I had planned to read The Lord for my Lenten reading. But when Lent had come and gone and I had read maybe thirty or thirty-five pages, I realized that six weeks was nowhere near enough to read this extraordinary work. Only last week did I complete the 630th page. Six months and a few weeks. And yet I could read it again and again, still not plumbing the available depths of Romano Guardini’s meditations on the life of the Christ.
Although it feels stupendously arrogant to even attempt this post, knowing that the most I can do is convey a mere crumb of Guardini’s transcendent work, I do so. Because after reading this article, maybe you’ll choose the real thing, the book.
The author begins his book by in a preface which explains that he has not written a biography of the Lord. A biography, Guardini explains, is possible “only within the narrowest confines. Neither his personality nor his works are immediately traceable to the conditions of the time, for he came to us out of the fullness of time contained in the mystery of God, and it was to this mystery that he returned after he had ‘moved among us’…” It is impossible to discern his character, or to understand the manner in which his destiny unfolded, “for their ultimate explanation are to be found only in that impenetrable territory which he calls ‘my Father’s will’- territory forever beyond the reach of history’s most powerful ray.”
Guardini carefully deflects any possible praise of his work at the end of his preface when he explains that he has offered ‘nothing new’ and that “occasionally, the reader may encounter unaccustomed ideas, turns of thought meant only to stimulate reflection on the mystery of God..in the face of this mystery, human conceptions weigh little…what counts is the realization that Christ forces upon us when he himself interprets scripture and our hearts start burning within us.”
But the reason it took six months to read this book is the fact that Guardini has written a masterpiece. One which must be read with both deliberation and imagination. The precision and lyrical nature of his prose demands it. Of the countless points made new by my slow ponderous read of this book, one echoes: The Scandal of the Cross.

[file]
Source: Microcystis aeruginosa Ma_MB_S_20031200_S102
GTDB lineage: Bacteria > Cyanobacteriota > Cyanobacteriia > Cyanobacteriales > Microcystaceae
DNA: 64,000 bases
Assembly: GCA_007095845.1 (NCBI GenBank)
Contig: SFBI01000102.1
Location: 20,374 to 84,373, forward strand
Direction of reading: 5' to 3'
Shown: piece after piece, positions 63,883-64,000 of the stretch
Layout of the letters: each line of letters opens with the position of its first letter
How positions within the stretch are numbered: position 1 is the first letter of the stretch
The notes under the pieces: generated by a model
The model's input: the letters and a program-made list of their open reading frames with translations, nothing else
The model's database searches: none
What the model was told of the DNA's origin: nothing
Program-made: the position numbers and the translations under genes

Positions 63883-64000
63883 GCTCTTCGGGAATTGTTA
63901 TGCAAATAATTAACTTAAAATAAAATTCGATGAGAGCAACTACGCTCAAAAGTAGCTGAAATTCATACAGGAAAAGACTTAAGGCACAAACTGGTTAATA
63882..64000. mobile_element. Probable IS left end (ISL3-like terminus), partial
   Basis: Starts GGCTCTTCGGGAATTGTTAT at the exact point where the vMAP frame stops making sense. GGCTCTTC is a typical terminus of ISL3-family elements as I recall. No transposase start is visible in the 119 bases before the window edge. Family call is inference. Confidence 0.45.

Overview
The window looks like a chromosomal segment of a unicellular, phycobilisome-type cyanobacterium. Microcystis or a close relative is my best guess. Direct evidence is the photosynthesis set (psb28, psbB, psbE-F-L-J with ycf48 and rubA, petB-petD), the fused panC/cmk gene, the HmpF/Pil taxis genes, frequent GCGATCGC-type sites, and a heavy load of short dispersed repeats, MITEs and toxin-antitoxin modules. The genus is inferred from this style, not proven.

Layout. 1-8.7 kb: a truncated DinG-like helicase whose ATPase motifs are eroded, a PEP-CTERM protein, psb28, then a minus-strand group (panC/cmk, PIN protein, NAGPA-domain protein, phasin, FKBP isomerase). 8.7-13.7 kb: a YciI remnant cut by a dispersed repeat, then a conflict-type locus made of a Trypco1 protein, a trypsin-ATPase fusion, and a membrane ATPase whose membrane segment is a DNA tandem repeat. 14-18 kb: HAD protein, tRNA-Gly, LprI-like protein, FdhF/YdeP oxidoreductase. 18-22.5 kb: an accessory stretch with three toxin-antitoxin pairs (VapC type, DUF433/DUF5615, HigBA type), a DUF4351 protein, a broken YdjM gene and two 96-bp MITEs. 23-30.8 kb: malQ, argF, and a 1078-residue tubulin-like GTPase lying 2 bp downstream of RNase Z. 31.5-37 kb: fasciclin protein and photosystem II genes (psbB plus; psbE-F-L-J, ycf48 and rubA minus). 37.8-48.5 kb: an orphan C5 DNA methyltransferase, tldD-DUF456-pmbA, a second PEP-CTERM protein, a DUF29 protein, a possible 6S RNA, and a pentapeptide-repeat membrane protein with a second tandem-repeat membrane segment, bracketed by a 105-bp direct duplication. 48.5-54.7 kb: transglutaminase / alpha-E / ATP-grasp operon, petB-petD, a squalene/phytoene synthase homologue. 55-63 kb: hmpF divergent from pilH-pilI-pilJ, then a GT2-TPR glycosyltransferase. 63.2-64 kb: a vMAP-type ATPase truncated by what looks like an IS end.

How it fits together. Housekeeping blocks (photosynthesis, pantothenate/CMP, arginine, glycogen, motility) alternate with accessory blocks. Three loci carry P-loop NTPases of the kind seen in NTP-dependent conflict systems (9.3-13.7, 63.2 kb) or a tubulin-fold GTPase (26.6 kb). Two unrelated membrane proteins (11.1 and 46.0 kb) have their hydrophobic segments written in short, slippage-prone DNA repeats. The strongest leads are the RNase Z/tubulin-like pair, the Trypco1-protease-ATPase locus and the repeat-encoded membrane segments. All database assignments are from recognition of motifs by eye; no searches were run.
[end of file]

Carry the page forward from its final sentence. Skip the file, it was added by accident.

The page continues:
Throughout his astonishing book, Guardini explains patiently and persistently that the belief that Christ was born to die on the cross is far from the truth. That phrase, scandal of the cross was well-known up through the middle ages. But lost in recent centuries. It had never crossed my mind that the life of Christ was headed anywhere but toward an agonizing end. Until now.
And once we consider that shift from thinking there was not just one fall of man, but two, Palm Sunday becomes far more than palms and donkeys. Guardini writes of the very air as being saturated with divinity. The phrase explains Christ’s reply to the Pharisees attempting to quiet the jubilant throng of inspired people. “I tell you,” He answered, “if they remain silent, the very stones will cry out.”
Being so inundated with grace that all fear is erased. Everything obliterated but grace, the all pervasive knowledge that Truth is right in front of you, walking among you. So much so that defying the authorities is as nothing.
Consider how that could have felt, the absence of any fear…then take a leap to how everything could have changed. Everything.
“That Jesus’ task “is consummated” must be true, because he says so (John 19:30). Yet what a spectacle of failure! His word rejected, his message misunderstood, his commands ignored. None the less, his appointed task is accomplished, through obedience to the death—that obedience whose purity counterbalances the sins of a world. That Jesus delivered his message is what counts—not the world’s reaction; and once proclaimed, that message can never be silenced, but will knock on men’s hearts to the last day.”